Want to turn a beat into a business? We will train and support you. For free. Apply now!

This is a big opportunity for anyone who wants to take a beat — covering a town or part of a city or covering a topic or serving a community — and make that into a sustainable business (that is, one that will feed the journalist). At CUNY’s Tow-Knight Center, we will be running tuition-free training and mentorship starting this summer for the 15 best applicants who come to us.

There are now lots of examples of beat businesses that are sustainable: hyperlocal services like Baristanet, West Seattle Blog, Red Bank Green, plus business-to-business sites like Skift, and no end of tech blogs, and many more. We know what that business needs to succeed, in content, in marketing, in sales, in technology.

I wrote in my book about beat businesses as the building blocks of new news ecosystems. I have been doing a lot of work in New York and especially in New Jersey — in partnership with the Dodge Foundation, the Knight Foundation, Montclair State, and others — to support the ecosystem there.

Now we must grow the ecosystem. That is what this training is about.

And now we must support journalists who want to continue serving communities even though they no longer work for newspapers or other news outlets.

At CUNY, we are hiring great trainers who have helped many of the existing businesses, Janet and Rusty Coats. They, in turn, are bringing on experienced mentors to give ongoing support. All the details of the training are here. You will come out of this program with a realistic, workable business and product plan, and access to a powerful network of fellow entrepreneurs and media experts.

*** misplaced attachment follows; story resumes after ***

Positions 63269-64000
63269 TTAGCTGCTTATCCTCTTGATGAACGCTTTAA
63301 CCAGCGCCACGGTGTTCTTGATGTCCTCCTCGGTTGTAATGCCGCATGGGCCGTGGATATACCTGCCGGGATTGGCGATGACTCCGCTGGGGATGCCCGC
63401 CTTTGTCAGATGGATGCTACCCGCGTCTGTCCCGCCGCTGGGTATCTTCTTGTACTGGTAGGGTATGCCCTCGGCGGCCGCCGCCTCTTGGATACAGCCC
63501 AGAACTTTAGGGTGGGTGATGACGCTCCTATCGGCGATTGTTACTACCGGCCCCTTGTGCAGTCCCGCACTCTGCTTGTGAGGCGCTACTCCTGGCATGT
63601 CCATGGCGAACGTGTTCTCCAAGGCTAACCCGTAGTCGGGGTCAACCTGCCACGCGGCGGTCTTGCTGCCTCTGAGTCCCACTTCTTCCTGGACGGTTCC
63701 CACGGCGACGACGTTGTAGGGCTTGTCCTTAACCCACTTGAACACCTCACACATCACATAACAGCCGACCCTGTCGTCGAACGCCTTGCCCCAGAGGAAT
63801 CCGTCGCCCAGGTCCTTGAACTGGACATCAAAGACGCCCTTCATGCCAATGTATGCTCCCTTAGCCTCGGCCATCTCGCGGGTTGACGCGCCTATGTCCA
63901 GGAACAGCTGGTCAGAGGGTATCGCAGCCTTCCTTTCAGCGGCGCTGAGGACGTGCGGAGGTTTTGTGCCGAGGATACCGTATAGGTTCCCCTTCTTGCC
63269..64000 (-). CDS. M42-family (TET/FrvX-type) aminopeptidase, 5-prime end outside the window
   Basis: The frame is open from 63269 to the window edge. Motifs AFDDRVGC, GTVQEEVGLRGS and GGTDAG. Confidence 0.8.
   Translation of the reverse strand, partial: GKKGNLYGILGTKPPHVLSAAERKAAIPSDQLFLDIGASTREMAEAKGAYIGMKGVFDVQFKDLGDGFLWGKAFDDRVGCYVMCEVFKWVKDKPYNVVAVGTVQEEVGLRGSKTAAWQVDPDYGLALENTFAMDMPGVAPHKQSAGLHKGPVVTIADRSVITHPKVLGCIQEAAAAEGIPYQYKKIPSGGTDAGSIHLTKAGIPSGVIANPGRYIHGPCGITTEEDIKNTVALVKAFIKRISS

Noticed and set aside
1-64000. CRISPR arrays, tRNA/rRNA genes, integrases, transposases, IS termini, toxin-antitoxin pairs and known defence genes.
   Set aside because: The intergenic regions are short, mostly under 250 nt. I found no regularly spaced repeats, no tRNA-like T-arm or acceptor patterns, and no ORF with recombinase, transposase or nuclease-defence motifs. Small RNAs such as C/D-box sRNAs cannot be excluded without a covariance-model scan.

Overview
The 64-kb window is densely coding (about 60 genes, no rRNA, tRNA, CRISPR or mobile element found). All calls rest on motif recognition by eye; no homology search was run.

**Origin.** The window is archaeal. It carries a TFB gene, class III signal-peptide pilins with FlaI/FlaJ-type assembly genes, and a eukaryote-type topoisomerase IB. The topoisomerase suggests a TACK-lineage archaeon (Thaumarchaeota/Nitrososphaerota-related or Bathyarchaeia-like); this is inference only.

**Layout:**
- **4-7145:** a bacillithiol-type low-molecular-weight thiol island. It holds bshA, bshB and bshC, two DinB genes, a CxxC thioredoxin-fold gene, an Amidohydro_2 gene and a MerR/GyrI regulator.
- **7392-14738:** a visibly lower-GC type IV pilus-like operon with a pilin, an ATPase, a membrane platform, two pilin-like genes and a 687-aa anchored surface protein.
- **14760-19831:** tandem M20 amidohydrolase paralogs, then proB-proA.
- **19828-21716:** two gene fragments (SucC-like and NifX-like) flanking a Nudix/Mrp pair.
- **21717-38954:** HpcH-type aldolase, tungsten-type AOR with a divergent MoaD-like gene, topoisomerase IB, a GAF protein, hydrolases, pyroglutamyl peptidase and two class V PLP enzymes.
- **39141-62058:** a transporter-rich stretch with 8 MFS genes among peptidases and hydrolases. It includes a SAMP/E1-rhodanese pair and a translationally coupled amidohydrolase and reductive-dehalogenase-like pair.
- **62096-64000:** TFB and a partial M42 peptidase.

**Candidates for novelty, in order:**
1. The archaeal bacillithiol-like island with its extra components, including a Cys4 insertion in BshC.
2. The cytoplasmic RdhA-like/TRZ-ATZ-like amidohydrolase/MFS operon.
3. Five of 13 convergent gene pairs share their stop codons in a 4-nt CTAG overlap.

All you need to do is have the energy and passion to serve a community. You tell us what community that is and why you think you’re right to do it. We will help you start.

And if you’re lucky enough to work in New Jersey or New York, you will get even more ongoing support with well-established networks in both places.

So apply. Or pass it on to a journalist or community member who wants to turn a beat into a living.

  • Why don’t you create a MOOC so more journalists can fall into this opportunity?

  • JOMIā„¢

    Thank you for this. It sounds like an opportunity of a lifetime for aspiring people who believe in beat businesses and the power of journalism. I applied without hesitation.

  • Sara Wells

    This is such a great business idea. I love that a group of people is actually taking into account that journalism is evolving into more of a business-centered idea. People are more likely to invest in a business if it’s giving a voice to something they care about, and that’s where beats come in. Also the free opportunity is one that’s once-in-a-lifetime. I’m excited to see where this goes.

  • his is such a great business idea. I love that a group of people is actually taking into account that journalism is evolving into more of a business-centered idea. People are more likely to invest in a business if it’s giving a voice to something they care about, and that’s where beats come in. Also the free opportunity is one that’s once-in-a-lifetime. I’m excited to see where this goes.

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